SCSO’s “Rite,” Though Challenging, Is a Privilege

“The Rite of Spring”
Sioux City Symphony Orchestra
Orpheum Theatre, Sioux City, Iowa
November 9, 2019

“Life’s not always beautiful,” said Sioux City Symphony Orchestra Music Director Ryan Haskins on Friday in a preview of the SCSO’s “Rite of Spring” concert.  As he introduced Stravinsky’s piece Saturday night, he called Rite of Spring awkward, edgy, raw, and rough.  He was right on all fronts.  Life is not always beautiful, and neither is Stravinsky’s masterpiece.  But if you’re looking for music that portrays the scorched-earth feel of a life—even one that has been sacrificed, as was the case in the original ballet—then Rite of Spring is the right choice.  Even if the audience remained unfamiliar with the loose narrative of the ballet, which was projected on the screens in the Orpheum, they surely must have felt the toil and tumult of genuine human experience. 

According to Haskins, Rite of Spring ushered in the contemporary period of classical music 106 years ago.  It is a piece that changed the face of modern music; it is a piece that is rarely played (especially in our area); and it is a piece that even the best orchestras in the world struggle, technically, to perform.  Referring to Rite after the intermission, Haskins said from the podium that “We have the responsibility to make sure that this music is performed.” 

But the night wasn’t only about Rite of Spring.  It was about living a life that is sometimes beautiful, sometimes not, and sometimes lost in the din of what is now a largely digital world.  The evening began with a world premiere performance of a work by friend of the SCSO, Clint Needham.  Needham’s Digital Reality, which was commissioned for this particular concert, sprang from a moment when the composer witnessed his entire family absorbed by their digital devices.  The piece begins with chaotic bursts which eventually back off to allow the rise of a more classically beautiful string passage.  Our modern, tech-derived anxieties become evident in dark, deep, almost Jaws-like undertones and in a harp-only sequence that seems so peaceful it can’t help but become eerie and unsettling.  In an homage to our ever-present phones, orchestral dings give way to an increasingly frantic atmosphere.  Toward the end, in my favorite section of the piece, the mania settles down and the digital world seems to resolve itself with the non-digital as longing strings reach for connection.  The strings open up to include the full orchestra, which is now complemented by the techy sounds that once seemed to dominate it.   It’s easy to be cynical about the role technology plays in our lives, but Digital Reality, while sometimes skeptical, avoids such cynicism.  By the piece’s end, one suspects that the devices have been put down and the family, at least for a little while, is living in the present.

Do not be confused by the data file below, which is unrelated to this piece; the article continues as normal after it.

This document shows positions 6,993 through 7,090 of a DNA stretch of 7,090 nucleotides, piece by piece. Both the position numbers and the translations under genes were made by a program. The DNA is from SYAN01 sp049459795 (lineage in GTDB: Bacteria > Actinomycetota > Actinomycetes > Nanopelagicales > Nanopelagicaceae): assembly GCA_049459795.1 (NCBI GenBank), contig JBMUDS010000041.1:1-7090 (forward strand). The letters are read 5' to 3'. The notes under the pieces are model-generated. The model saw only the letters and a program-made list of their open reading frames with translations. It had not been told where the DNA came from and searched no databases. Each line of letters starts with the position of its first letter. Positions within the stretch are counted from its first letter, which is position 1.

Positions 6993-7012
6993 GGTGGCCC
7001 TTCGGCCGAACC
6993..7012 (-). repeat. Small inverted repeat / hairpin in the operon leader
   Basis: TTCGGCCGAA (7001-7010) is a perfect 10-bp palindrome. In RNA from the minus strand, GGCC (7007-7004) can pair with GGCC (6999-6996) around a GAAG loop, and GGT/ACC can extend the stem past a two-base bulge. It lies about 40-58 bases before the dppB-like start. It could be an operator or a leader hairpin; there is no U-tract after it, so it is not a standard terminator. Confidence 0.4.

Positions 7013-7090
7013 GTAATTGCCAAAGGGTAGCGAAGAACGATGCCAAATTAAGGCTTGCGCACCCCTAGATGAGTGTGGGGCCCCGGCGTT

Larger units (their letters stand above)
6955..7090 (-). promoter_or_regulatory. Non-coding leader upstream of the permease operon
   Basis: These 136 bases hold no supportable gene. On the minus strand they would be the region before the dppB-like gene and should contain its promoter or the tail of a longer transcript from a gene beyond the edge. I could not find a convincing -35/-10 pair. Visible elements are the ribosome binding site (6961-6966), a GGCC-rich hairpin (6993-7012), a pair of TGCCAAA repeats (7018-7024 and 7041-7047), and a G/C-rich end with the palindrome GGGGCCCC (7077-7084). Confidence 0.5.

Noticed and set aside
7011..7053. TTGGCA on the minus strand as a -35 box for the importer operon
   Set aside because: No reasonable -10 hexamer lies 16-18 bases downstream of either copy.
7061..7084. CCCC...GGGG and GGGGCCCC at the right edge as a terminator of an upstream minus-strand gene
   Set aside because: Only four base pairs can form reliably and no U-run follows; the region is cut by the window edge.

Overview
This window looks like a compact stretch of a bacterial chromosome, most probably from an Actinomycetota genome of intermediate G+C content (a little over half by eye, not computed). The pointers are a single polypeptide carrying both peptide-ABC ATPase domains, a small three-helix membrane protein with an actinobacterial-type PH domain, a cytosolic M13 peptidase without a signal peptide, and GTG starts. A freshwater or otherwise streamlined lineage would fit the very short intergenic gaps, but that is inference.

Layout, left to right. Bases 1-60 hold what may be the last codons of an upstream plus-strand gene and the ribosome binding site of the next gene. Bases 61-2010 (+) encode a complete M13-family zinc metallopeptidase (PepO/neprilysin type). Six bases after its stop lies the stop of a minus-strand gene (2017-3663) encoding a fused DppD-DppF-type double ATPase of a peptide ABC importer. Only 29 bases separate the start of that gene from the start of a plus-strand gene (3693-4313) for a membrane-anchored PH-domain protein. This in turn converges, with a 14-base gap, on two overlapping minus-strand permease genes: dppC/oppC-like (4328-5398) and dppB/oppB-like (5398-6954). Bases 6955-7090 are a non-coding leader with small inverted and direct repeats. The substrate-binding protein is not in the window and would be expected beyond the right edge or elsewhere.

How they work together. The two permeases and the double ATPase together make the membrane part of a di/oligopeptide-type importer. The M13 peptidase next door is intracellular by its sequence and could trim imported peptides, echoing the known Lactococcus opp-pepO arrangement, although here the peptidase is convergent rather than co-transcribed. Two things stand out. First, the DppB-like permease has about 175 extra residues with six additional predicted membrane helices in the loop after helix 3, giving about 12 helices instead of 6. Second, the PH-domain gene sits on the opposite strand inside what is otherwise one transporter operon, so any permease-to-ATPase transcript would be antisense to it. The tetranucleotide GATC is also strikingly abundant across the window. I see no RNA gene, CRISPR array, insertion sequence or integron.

Finnish composer Kaija Saariaho’s flute concerto Aile du Songe (Wing of Dreams), sandwiched between the other pieces, set a useful contrast.  While Rite and Reality have at their hearts some human experience, Aile du Songe tells, in a way, the story of a bird.  But it’s not a story, exactly.  Aile du Songe is far more lyrical and is just as unpredictable as the other two.  Rite and Reality both move toward a future of some sort, but Aile du Songe remains constantly in the present.  The piece—or the bird—flutters around, one moment feeling unconnected to the next, or the last.  The night’s featured artist, SCSO’s own Principal Flutist Brian Allred, used the flute as I’d never heard it used before.  The score called for him to sometimes speak into the flute.  At other times he blew empty, noteless air through it.  Such moments were, honestly, a little unusual, but they reinforced the sense of a flittering bird’s hollow bones.  The bird as an animal freed from the confines of the ground, but one that is delicate and fragile. 

The extra-large 95-piece orchestra needed for Stravinsky’s Rite of Spring.

I probably won’t be seeking out Aile du Songe in the future, but it did make sense within the night’s program.  The airy emptiness it evoked primed the audience for the contrast presented by Rite of Spring’s volume, color, and richness.  After intermission, Maestro Haskins swapped Saariaho’s dancing bird for Stravinsky’s far more grounded dance of the earth.  And here, I think, is what made a somewhat difficult evening more palatable: the narrative. 

One of the things I appreciate most about SCSO concerts are they stories they tell and the narrative structure they take.  This one was a study in contrasts.  The human world in contrast to the technological; the bird, “a tiny satellite of our planetary orbit,” in contrast to “the kiss of the earth”; death in contrast to life; the empty in contrast to the full.  But Haskins also laid out an ambitious vision of the SCSO which has to be seen in comparison to the current orchestral landscape.  Said Haskins before Rite began: “The great American orchestras are charged with putting on programs like this.”  Mr. Allred, in a short video shown before his flute concerto, admitted it was a privilege to stand out front and bring this piece of music to the Siouxland audience.  I think it’s a privilege to have players willing to pursue such large game as Rite of Spring and a Music Director who, in pursuit of the long-term vitality and success of the organization, is willing to challenge not only the orchestra but the audience for a night. 

Brendan Todt is a stay-at-home dad who mows his neighbor’s yard in exchange for piano lessons. He curates Art Hub Siouxland and hosts Take Whatever Beauty You Can Find, a podcast that talks to Siouxland artists about Siouxland art.